Mayor welcomes freshmen Scots to promote David Douglas bond

Following the unique tradition there, incoming David Douglas High School freshmen are greeted by upper-class student mentors, teachers, and administrators. But see why, this year, Mayor Tom Potter was part of the welcoming committee …

Mayor Tom Potter and district superintendent Barbara Rommel join some of the Scot “Link Team”, as they welcome, and gave the “wave”, to the largest class in DDHS history.

Story and photos by David F. Ashton
At David Douglas High School, the “new kids in school” are cheered, not jeered, by a school-wide welcoming committee on Freshman Orientation Day.

But this year was different. Mayor Tom Potter was there also, joining in the welcome of the new students to the state’s largest high school ‚Äì a campus housing more students than many Oregon towns have population.

Sharing a light moment outside the school are DDHS Principal Randy Hutchinson, Mayor Tom Potter, and Superintendent Barbara K. Rommel.

We asked the Mayor why he came to outer East Portland early on this particular morning.

“I’m the Mayor of this school district, too,” Potter told us, flashing a broad smile. “I’m here to draw the attention of East Portland people to the fact they have a great school district in David Douglas.  And, I’m asking the people here to vote for ballot measure 26-85, so we can really create the best future for our children.”

Mayor meets Link Crew

Mayor Tom Potter meets DDHS “Link Crew” members Thuan Huinh, Emily Yip, Samantha Cha, and Oile Dao.

On his way into the school, Mayor Potter met representatives of the school’s “Link Crew” He learned team’s mission is to ease the transition of grade-schoolers 9th grade.

“It is like a Big Brother/Sister program,” explained the school’s Principal, Randy Hutchinson. “Each Link Crew member takes eight to ten freshmen under their wing, especially the first week. The young kids can ask any Link Crew member for help and know they’ll get it.”

Hutchinson said Link Crew members aren’t necessarily the team captains and club presidents. “They are middle-of-the-road, ordinary students who have a drive to, and desire to, help others.”

“Let’s go in and meet the freshmen,” Potter said.

David Douglas’ challenges
On our way in, we spoke Barbara K. Rommel, Superintendent of David Douglas School District.

“Our biggest challenge,” Rommel told us, “is our enrollment growth. We’re anticipating 3% more students than last year — the largest enrollment in the history of David Douglas school system. In all, we’ve had a 25% increase since 1999. This is really stretching our classroom space. While other schools are closing, we’re working to create the space we need to keep class sizes manageable.”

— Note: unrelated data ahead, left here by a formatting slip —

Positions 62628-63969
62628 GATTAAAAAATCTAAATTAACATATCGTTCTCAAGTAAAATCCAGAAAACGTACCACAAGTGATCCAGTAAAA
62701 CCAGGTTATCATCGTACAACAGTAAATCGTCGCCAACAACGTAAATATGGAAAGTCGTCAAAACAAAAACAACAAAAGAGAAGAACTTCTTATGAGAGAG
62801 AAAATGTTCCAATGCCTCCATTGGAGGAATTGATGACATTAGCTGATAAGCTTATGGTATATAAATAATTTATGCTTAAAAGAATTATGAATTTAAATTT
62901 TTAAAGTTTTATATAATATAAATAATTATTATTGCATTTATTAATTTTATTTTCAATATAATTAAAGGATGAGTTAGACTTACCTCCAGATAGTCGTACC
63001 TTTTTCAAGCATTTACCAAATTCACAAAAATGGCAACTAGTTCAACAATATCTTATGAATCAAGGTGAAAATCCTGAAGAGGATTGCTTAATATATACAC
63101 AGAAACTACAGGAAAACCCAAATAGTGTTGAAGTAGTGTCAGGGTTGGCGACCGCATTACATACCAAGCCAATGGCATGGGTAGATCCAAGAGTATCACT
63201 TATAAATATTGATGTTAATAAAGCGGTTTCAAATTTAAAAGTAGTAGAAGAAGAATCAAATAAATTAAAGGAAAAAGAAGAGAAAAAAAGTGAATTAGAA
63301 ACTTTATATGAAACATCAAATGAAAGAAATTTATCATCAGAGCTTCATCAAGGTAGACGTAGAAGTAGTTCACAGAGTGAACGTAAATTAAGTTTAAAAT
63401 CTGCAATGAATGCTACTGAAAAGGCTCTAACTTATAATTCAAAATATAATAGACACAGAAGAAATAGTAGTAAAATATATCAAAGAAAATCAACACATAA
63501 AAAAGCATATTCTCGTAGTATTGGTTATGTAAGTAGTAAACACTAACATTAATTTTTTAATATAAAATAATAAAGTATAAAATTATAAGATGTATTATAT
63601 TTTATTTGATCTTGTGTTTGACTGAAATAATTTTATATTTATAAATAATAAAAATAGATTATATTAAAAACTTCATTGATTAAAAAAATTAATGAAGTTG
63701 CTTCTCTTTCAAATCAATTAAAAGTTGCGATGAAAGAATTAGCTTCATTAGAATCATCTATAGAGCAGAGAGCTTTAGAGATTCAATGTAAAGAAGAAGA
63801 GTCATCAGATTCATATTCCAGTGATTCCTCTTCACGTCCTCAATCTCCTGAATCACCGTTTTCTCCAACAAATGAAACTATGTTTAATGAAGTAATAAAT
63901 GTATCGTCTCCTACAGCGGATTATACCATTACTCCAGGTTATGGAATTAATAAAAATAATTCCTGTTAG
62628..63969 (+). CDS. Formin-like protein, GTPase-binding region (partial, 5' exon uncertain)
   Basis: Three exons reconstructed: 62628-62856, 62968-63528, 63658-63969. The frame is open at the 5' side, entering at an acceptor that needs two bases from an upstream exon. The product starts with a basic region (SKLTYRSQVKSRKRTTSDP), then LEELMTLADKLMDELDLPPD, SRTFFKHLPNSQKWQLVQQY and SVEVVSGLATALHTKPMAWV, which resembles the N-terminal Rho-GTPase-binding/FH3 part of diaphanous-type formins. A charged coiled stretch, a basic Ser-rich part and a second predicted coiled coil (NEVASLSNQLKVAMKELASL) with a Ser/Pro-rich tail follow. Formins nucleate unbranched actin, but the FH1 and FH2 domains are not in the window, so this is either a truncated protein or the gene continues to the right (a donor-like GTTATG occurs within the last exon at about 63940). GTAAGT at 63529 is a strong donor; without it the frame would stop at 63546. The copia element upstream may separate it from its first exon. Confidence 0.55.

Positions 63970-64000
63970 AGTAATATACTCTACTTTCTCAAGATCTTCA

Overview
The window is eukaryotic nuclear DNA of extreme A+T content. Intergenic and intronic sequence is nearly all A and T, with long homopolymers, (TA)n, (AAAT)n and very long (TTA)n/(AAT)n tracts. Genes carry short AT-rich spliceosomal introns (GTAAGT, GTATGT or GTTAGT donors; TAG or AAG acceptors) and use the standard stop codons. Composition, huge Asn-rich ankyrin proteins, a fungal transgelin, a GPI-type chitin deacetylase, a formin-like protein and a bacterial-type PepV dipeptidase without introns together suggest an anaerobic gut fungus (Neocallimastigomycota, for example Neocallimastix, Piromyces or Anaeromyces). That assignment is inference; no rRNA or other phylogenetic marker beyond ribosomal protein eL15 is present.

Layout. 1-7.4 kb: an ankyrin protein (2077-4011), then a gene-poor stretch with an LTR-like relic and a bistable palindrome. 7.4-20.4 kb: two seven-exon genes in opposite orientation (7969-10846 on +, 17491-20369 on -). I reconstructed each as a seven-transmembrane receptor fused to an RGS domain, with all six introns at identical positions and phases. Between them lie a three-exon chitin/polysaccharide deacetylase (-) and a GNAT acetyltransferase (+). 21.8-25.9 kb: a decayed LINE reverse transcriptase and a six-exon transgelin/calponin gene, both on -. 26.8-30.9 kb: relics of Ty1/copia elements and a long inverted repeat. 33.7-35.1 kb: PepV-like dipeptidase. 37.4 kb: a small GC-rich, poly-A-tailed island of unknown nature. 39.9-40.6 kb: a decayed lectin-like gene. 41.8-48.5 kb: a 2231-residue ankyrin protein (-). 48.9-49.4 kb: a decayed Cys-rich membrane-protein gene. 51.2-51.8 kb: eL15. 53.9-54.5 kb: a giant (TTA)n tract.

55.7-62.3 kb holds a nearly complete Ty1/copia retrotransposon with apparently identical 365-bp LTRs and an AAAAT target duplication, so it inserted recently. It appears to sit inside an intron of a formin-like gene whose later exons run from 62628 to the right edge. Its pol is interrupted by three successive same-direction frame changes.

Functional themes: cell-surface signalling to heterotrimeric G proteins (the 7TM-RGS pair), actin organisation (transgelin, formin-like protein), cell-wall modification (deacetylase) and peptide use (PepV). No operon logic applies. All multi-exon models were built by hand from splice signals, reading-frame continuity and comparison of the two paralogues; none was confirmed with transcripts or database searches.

Rommel said the Mayor’s visit demonstrates his commitment to education at all of the schools in the City of Portland. “And, with David Douglas being the largest high school in the state, it is really great to see our city’s Mayor here, welcoming the freshmen.”

Mayor Tom Potter addresses 800+ freshmen ‚Äì the largest single class in David Douglas High  history ‚Äì at their orientation.

The mayor’s introduction at the assembly was met with wild cheering. “Good morning everybody! What a good-looking group of people you are. You are so fortunate. You are attending, not only the largest high school in Oregon, but one of the very best. All of your teachers, staff members, and Link Crew members are here to help you succeed. Have a great year.”

Asked why he was coming out in support of David Douglas building program bond, the mayor responded, “Investing in students today pays all of Oregon back tomorrow.”

Building project underway

The school’s Principal, Randy Hutchinson, commented on our way out, “It’s is nice to see that he [Potter] has hung his hat on being an ‘education mayor’, and he’s paying attention to East County.”

The challenge for the school, Hutchinson told us, is “sheer numbers. Enrollment keeps increasing. It looks like our enrolment is about 2,900, and another 200 students at our alternative school.”

The growling of earth-moving equipment was punctuated with the blaring of back-up claxons as he pointed to an area east of the main building. “While other schools are closing and consolidating, this construction project will add twenty classrooms. We need them.”

¬© 2006 David F. Ashton ~ East PDX News

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